As Formula 1 is away from our screens for one more week, lets take a look at another sport that I think deserves your time. It’s understated, not so glamourous, and a lot more raw, but if you like watching drivers race flat out with sometimes dangerous consequences, Moto GP is the sport for you.
Before you say…’motor racing is the sport isn’t for me’ as the glamour and eccentricity is why you watch F1, I wouldn’t say your wrong. It’s a lot grittier and sometimes painful to see how small the crowds are compared to what we saw in Malaysia two weeks ago but somethings are like for like in between the two.
For one, driver rivalry is even more fierce. You thought Webber v Vettel got a bit heated last week? You should see Rossi v Lorenzo. There might be nearly 10 years between them but the tension got so hard to handle that both drivers built a wall inside their teams garage to stop them from using each other’s telemetry. Rossi left the team after giving them an “me or him” ultimatum but they’re now back together after a three year stint apart and so far they seem to be playing ball but as soon as the flag goes down, there will be no team orders in this team.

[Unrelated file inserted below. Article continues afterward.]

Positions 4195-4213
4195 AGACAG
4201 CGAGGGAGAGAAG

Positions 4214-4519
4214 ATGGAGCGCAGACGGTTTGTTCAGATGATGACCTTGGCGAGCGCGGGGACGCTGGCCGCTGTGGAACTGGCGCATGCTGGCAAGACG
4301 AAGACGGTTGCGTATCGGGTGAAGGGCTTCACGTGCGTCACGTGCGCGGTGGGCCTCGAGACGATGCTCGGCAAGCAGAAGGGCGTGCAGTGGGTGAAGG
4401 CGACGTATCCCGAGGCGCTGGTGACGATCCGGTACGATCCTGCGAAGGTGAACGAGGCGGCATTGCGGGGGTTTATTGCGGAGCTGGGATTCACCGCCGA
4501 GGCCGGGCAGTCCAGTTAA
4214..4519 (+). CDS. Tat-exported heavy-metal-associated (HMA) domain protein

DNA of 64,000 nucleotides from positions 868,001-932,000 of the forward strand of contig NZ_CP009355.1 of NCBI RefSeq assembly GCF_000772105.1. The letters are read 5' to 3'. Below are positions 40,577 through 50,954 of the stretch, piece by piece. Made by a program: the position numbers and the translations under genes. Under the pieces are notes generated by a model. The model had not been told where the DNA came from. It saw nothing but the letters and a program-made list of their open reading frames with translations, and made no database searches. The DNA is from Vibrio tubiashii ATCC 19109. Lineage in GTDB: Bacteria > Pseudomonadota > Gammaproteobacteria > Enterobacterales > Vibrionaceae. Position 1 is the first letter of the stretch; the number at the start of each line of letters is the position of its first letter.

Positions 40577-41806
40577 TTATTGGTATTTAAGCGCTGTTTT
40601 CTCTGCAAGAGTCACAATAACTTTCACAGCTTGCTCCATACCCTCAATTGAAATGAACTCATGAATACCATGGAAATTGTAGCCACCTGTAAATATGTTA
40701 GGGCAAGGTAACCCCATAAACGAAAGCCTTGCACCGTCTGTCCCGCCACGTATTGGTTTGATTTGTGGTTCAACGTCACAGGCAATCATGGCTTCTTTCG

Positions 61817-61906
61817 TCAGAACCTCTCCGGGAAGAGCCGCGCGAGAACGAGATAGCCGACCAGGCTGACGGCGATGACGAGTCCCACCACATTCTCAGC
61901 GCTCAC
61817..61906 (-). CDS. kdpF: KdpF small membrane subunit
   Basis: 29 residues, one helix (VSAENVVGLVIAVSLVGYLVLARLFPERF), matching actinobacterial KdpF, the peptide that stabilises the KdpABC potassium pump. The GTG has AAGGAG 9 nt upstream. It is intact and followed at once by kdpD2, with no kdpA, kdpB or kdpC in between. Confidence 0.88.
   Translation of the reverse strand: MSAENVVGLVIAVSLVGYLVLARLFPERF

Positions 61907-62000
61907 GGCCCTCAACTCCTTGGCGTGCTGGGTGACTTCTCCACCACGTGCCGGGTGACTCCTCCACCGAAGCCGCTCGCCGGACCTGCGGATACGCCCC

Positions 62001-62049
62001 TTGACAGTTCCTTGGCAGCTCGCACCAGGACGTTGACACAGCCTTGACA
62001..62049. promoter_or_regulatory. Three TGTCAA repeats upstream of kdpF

For the first time in 22 years, Britain has a good chance of getting on top of the podium this year. Cal Crutchlow got on the podium twice last year lamenting his endurance and passion for winning. This year his team-mate will be fellow Brit, Bradley Smith. This pair have the pace to shake up the field and to cause a few surprises for sure and it’s nice to see a familiar cheeky accent on the grid at least!
The qualifying procedure for Moto GP has changed dramatically from last year in order to get the drivers pushing the bikes to the limit. It also protects some of the slower drivers from causing any first corner incidents but also gives them the much needed press coverage that’s keep them in the sport. Essentially before they only needed to do one hot lap and could start on pole but now they are doing it in stages like Formula 1 so that driver’s consistently put in fast times to stay ahead of the pack. It brings safety and stability into a sometime rickety-stilted sport.
All I know is that you won’t have wasted your sunday evening by watching BBC2 from 7:30 tomorrow night.